Blending a Modern Marketplace With Traditional Retail Values
Founded in 2015, Jack’d Off-Road works with warehouse distributors on both coasts to ensure that a wide range of products is offered, with numerous shipping options available.
After each of them established a career of his own in different fields, Gable and Herring felt a strong call back to their youth and decided to open Jack’d, an online-only retail store focusing on the expansive Jeep and truck market. Jack’d has a business model that represents what many consider to be the evolution of the modern marketplace. Their shop exists solely online, which helps reduce overhead costs while still providing a direct, responsive customer support network.
SEMA News spoke with Gable and gleaned some insights about how the business model functions, revealing the trials and successes of a new-found online
SEMA News: What about Jack’d Off-Road’s story makes it unique?
The Jeep market is the most lucrative for Jack’d, offering a full catalog of off-road and performance parts.
Aaron Gable: I think it starts with our original intention behind starting Jack’d. We are just two guys who are lifelong automotive enthusiasts—especially when it comes to off-roading. We grew up outdoors around farms, so we were constantly working on trucks, tractors—really anything that could get us around. This is exactly what prompted us to start the website after years of diving into our own careers outside of the auto industry. We have a true and honest excitement for off-roading, and we want that expressed to our customer base and through the products that we sell through our website.
We didn’t set out with the intention of opening a multi-location business right away. We knew from the beginning that our operation would be online, and we accepted the challenges and advantages that this presents. Today, the plan remains to exist online and keep gaining market share as best we can.
SN: What is the basic structure of your business, and what can a customer expect when shopping with Jack’d?
AG: Our structure is fairly simple in that we focus primarily on off-road-specific parts, with some performance parts in the mix as well. As of now, we carry products from more than 250 different manufacturers, ranging from the major brands that everyone knows all the way down to mom-and-pop brands. As a general rule, we feel like having that option for our customers—even if they have never heard of a certain brand of product—will ultimately provide them with the best end result.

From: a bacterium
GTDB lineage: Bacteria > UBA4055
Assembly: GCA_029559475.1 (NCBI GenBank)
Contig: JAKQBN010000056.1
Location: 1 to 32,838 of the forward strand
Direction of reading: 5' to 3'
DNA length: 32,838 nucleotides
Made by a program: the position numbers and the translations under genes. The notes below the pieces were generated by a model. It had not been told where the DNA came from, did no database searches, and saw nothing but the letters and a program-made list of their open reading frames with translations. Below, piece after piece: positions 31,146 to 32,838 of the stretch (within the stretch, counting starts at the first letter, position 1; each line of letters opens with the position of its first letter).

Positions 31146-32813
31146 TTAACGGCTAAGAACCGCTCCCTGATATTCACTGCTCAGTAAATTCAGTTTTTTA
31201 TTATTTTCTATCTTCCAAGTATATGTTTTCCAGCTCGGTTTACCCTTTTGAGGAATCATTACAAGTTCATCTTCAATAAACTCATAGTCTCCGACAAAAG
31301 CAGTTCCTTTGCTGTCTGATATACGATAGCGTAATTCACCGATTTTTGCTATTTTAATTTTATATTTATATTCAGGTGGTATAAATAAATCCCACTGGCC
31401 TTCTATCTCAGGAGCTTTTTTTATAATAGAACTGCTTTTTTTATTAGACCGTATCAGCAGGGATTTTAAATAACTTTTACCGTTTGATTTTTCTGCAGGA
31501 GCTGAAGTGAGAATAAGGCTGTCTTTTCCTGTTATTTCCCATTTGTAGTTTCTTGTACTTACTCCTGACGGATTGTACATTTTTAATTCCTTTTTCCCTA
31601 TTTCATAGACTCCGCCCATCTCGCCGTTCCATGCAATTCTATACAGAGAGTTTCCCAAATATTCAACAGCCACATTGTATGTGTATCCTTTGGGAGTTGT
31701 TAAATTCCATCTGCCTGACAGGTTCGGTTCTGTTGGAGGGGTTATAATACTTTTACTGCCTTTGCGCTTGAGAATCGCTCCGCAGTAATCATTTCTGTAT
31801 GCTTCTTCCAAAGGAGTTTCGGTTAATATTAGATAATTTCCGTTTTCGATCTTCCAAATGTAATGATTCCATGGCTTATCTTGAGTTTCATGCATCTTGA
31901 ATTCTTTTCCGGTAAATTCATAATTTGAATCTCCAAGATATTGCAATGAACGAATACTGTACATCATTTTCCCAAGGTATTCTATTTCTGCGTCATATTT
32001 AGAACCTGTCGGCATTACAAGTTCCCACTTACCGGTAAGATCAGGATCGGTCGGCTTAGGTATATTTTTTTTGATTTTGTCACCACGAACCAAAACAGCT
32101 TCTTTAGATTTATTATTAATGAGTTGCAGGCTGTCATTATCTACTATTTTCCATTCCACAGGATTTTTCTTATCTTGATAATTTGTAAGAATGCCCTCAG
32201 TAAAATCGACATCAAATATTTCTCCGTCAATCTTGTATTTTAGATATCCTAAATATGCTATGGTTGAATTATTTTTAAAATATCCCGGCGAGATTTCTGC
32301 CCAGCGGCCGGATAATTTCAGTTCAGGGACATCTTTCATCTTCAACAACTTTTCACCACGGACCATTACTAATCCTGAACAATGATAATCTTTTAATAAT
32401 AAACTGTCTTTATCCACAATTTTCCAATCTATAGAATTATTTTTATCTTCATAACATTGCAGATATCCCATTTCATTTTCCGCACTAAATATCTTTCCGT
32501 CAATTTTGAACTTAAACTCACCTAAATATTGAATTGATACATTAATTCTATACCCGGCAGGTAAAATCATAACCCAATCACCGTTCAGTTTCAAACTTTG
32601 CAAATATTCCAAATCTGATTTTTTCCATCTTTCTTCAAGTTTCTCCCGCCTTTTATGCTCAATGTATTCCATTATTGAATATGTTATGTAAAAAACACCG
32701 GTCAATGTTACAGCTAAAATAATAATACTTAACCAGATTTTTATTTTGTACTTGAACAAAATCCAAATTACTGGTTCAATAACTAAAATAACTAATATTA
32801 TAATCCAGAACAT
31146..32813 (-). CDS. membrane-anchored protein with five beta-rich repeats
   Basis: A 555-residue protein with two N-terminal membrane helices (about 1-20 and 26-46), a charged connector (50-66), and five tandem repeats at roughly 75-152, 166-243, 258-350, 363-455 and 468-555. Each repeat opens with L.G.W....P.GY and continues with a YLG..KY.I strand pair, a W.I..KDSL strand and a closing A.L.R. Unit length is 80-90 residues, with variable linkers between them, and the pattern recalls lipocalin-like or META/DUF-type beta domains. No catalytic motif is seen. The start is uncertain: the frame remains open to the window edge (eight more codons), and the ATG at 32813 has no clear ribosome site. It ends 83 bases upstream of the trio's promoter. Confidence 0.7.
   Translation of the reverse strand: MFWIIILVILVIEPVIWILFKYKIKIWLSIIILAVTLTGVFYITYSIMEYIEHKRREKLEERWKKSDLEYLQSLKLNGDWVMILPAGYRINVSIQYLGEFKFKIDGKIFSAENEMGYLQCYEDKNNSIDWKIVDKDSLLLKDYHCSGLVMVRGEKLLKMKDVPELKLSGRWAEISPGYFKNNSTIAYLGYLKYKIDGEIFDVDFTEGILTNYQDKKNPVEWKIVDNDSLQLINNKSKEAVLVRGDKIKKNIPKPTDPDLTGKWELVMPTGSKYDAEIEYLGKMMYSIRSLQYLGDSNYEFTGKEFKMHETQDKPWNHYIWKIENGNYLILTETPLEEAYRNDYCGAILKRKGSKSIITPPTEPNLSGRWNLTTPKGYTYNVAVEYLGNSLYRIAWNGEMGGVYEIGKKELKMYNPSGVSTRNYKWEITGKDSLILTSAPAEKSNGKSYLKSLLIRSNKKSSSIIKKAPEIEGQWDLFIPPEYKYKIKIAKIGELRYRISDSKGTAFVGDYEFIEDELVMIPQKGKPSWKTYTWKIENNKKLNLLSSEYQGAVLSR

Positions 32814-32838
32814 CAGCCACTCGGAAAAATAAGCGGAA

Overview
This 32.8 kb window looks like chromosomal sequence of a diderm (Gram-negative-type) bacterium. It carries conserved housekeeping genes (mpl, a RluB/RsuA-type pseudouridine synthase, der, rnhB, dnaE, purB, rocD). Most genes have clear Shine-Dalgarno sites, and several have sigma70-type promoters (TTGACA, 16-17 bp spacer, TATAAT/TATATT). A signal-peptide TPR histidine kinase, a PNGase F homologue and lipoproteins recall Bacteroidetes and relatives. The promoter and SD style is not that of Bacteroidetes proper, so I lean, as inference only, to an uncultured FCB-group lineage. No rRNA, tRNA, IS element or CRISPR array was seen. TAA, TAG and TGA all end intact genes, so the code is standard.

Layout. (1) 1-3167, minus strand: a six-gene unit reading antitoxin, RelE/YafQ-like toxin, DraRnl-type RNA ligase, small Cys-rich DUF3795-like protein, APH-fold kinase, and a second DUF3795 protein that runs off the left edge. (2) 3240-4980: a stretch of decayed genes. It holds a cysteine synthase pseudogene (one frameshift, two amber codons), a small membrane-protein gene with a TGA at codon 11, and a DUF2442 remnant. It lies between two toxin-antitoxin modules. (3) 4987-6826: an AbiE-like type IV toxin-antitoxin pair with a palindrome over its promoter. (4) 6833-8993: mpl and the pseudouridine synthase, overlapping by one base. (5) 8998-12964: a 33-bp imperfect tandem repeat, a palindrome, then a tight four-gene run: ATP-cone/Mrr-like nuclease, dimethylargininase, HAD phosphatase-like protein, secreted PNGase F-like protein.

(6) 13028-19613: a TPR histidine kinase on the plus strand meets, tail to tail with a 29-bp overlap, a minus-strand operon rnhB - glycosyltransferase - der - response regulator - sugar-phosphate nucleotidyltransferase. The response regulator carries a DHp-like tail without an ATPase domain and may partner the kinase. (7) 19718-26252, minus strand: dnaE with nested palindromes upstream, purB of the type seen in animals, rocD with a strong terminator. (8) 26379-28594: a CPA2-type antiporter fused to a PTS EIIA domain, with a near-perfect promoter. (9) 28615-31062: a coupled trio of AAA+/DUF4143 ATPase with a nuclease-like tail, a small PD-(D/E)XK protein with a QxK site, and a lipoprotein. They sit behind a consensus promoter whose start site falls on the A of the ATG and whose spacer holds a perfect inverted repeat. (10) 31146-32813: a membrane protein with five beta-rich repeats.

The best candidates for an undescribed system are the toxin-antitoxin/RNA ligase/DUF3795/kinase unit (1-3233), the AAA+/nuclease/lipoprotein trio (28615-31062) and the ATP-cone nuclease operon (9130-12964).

The Jack’d team is constantly updating product data on its website to ensure reliable information on product availability.
SN: How do you maintain a relationship with customers without the aid of a physical brick-and-mortar location?
AG: There are no doubt advantages to having a physical retail location, especially when it comes to building up relationships with customers and earning their trust. So there is not much choice other than to go above and beyond to make up for any deficit there may be with respect to our online-only storefront. I’m proud to say that we interact directly with customers on just about every order that goes through our website. If a customer buys a product that may need an additional component, we give them a call and let them know before their order ever ships, which reduces the potential for headaches on the consumer end.
I think just about every page on our website has a “contact us” section specified, and we want our customers to take advantage of our experience. I have spent many, many hours on the phone talking with people about a particular product or even providing caution if I know it won’t be a good fit. At the end of the day, even if it is time-consuming and not always beneficial to our bottom line, we still want to ensure that our customers feel like they have an ally in us.
SN: What are some of the biggest challenges associated with maintaining and growing an online business, as it pertains to Jack’d?
AG: With our current online-only platform, the process of inventory management is a continual challenge. With so many different manufacturers and products carried, ensuring that a product is in stock is always hard work. We work with warehouse distributors on both coasts, so sometimes it is also a struggle to guarantee exact delivery dates. What one warehouse distributor has in stock and ready to ship is almost always not the case with another. That has taught us, however, that there really is no shame in becoming more specialized. These past few years have shown us what categories and specific products sell best for us, so we will be attempting to narrow down our list of products carried into a more manageable system this next year—benefitting both our operation and customers.
SN: SEMA News readers want to know about best business practices. What are a few best practices that stand out with your business?
Jack’d Off-RoadP.O. Box 31041
Savannah, GA 31410
AG: As a website, we make it an absolute priority to be as transparent as possible with our customers. To us, it is vital that their questions are not only answered but also answered in a way that is concise and actually helpful. In short, we want to be masters in what we do. Earning the trust of a customer is a number-one concern for us.
SN: What does the future look like for Jack’d?
AG: As I previously mentioned, one of our biggest priorities is to become more focused and refined with the products that we offer. As of now, there are just too many product SKUs to manage. We are learning what our customers come to us for, and those are the products that we feel are most important. In addition to focusing our line of products, James and I want to start spending more time with the people in person—at events, races, etc. We are going to start making a real attempt to get out on the road and promoting the brand. We love what we do, and we want to share that excitement with as many of our customers as possible.